A short post with big implications: the tricky issue of managing your indie author website. ALLi's blog editor Debbie Young shares a gentle reminder to self-publishing writers to keep their websites fresh, evergreen and relevant to the status of your indie author career, whether you are a beginner, intermediate or advanced, and whether or not they blog.
It's a truth universally acknowledged that an indie author seeking to connect with readers and promote his or her self-published book needs a website at the hub of all his or her book marketing and promotion.
There are plenty of website solutions out there, many of them free at entry-level. Thanks to the likes of WordPress.com (as opposed to the chargeable WordPress.org) and Blogger, you literally do not have to spend a penny to launch an author website.
No self-publishing author has any excuse not to have at least some form of web presence on the internet.
It's also received wisdom that it's best to have a website that you can manage yourself, even if someone else sets it up for you, so that you have no obstacles to keeping it up to date and to regularly adding new material.
Reasons to Keep Tweaking Your Author Website
One reason for regularly updating your website is to make it look desirable to search engines, which are geared to ignore static sites, on the assumption that someone who never changes their website doesn't have much of interest to say.
Another important reason is that your writing career doesn't stay static – and if it does, you're probably doing it wrong! Websites will naturally evolve alongside your writing career, if you let them.
Blogging is Not the Only Way
The obvious way to add new material to your website is to write a blog. Although as Commissioning Editor of this blog, I'm clearly going to be pro-blogs, but I recognise that not every author wants to write a blog, especially those who are pressed for time and want to direct all their writing hours into their books.
But deciding against blogging doesn't preclude you from continuing to hone your website.
What Else Should Be Changed?
So take a fresh look at your website every so often to see if it needs an overhaul. It's frightening how quickly a website can get out of date.
Make a date in your diary, once a month or even once a quarter to methodically visit every page and check it's still giving a true reflection of your writing career and doing justice to your current status. Consider whether it's now time for:
- a new theme/design
- a new section, e.g. for different genres that you've started writing
- new photos of you at events or other illustrations to add
- new book cover images to replace old ones
- new social media connections to add
- new reviews of your back catalogue of books
- future events just booked to add to your calendar
- a different strapline to the one you started out with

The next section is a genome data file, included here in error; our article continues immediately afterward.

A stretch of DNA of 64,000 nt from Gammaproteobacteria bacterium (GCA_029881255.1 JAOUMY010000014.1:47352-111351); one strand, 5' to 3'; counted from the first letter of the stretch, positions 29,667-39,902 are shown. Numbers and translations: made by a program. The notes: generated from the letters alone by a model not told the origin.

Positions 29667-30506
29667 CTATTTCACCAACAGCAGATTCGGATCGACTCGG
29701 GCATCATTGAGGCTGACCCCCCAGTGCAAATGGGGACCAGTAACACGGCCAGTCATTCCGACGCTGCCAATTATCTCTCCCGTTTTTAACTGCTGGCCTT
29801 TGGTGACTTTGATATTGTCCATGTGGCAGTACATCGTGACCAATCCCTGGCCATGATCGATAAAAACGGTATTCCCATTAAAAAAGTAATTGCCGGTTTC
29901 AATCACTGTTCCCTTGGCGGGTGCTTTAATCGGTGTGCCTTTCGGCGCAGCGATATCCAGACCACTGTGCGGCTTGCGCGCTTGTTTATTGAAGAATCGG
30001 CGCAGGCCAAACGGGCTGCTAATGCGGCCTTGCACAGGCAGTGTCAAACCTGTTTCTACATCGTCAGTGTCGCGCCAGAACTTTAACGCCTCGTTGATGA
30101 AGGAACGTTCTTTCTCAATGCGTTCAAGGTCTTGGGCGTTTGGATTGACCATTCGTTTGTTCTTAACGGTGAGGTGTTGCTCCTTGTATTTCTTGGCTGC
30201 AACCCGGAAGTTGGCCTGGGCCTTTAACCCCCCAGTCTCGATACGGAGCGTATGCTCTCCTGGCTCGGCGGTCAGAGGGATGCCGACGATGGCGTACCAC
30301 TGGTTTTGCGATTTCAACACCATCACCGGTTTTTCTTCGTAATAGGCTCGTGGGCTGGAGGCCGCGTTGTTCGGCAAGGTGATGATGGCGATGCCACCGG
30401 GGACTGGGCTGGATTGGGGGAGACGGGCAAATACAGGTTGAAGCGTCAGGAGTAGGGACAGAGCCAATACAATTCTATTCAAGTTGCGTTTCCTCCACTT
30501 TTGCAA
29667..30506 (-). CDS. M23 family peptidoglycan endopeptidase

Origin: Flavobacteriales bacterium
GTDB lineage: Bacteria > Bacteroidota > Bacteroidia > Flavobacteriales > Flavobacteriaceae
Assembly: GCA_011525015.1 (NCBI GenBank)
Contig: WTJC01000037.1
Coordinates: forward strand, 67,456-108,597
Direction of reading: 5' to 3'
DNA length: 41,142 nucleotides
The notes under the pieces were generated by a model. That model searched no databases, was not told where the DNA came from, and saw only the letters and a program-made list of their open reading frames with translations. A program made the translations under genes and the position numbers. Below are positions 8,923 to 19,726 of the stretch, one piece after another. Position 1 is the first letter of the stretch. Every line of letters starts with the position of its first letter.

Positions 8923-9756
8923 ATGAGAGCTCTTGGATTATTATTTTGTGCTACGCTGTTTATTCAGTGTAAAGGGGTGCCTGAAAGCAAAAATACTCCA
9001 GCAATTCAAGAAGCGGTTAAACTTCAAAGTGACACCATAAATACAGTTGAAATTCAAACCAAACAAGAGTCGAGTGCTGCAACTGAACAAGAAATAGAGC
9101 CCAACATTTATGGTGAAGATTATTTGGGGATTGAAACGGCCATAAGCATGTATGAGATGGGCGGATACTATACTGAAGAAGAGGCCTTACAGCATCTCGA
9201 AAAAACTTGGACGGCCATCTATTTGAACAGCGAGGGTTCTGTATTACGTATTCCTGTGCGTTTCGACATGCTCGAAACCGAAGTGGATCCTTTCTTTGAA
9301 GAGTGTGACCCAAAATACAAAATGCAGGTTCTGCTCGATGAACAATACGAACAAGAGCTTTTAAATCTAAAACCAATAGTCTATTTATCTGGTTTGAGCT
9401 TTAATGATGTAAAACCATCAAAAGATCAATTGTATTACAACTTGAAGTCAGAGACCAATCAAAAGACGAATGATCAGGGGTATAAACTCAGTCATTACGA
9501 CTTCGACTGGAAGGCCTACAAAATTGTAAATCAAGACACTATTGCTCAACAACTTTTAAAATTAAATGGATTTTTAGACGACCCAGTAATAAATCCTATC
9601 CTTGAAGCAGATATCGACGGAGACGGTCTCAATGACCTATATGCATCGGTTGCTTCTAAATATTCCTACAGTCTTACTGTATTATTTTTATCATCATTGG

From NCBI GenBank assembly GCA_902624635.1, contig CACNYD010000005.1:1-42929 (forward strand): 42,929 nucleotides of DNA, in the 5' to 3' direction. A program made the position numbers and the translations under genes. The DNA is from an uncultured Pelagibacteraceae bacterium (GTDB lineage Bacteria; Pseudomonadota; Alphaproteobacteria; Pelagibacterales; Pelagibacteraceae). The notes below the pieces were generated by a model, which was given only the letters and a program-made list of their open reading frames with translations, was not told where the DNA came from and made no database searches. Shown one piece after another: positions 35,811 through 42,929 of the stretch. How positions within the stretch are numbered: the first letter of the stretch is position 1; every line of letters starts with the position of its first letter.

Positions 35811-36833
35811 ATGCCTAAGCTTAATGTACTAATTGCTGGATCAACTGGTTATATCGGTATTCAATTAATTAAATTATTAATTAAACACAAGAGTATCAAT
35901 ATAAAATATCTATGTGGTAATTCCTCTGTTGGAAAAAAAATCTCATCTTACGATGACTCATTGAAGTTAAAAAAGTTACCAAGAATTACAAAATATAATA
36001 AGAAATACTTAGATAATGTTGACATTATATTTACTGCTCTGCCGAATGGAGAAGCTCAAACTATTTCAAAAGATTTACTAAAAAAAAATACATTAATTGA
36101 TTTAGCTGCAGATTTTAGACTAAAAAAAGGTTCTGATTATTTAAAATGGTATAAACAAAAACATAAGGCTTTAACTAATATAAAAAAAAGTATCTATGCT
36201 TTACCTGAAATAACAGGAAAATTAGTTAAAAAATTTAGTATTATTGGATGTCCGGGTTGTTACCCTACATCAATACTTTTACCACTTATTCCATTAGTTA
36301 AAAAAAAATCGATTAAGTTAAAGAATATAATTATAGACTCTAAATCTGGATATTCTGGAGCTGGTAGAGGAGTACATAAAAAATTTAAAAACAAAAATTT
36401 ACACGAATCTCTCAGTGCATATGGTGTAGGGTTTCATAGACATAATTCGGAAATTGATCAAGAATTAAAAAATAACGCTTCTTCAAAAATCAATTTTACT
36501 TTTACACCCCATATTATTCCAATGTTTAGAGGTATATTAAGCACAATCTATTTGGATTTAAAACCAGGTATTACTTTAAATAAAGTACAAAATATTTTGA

- new features or apps become available to add greater functionality
- a different platform, e.g. moving from WordPress.com to WordPress.org
Two Quick Case Studies
I must have used at least seven different themes in the seven years I've had my own author website. Meanwhile its header has changed from “Young By Name” (I launched it as a blog of a column of that name I was writing for a local magazine) through various changes to “Debbie Young's Writing Life” to the current version “Debbie Young – Author of the Sophie Sayers Village Mysteries – and so much more!” I've also changed the URL umpteen times to reflect what I thought people might search for. I'm sticking with www.authordebbieyoung.com for now, at least!
Scottish novelist Wendy Jones says “I set up my blog before I was a writer. It was a book review blog. It naturally evolved into a reading and writing blog.” Hers now runs under the heading “Home of Wendy H Jones – Scottish Crime Writer“.
Where to Start?
If you think you need a new look or fresh content for your author website, it's easy to find inspiration – just make a list of the authors you admire most in your genre (no matter whether or not they are self-published), and trawl through their websites, listing your likes, dislikes, would likes, and must haves.
An indie author's website is never done – and that's both a blessing and a curse. Because while it means it'll always be on your to-do list, it's never too late to change it – unlike your work in progress!
OVER TO YOU Are there any specific changes you've made to your website that have made a big difference to its popularity? Do you have any top tips to share on how to revamp your author website? Please join the conversation!Is it time to revamp your author website? And do you really need to? @DebbieYoungBN discusses Click To Tweet
OTHER THOUGHTFUL POSTS ABOUT BLOGGING FOR INDIE AUTHORS – FROM THE ALLi ARCHIVE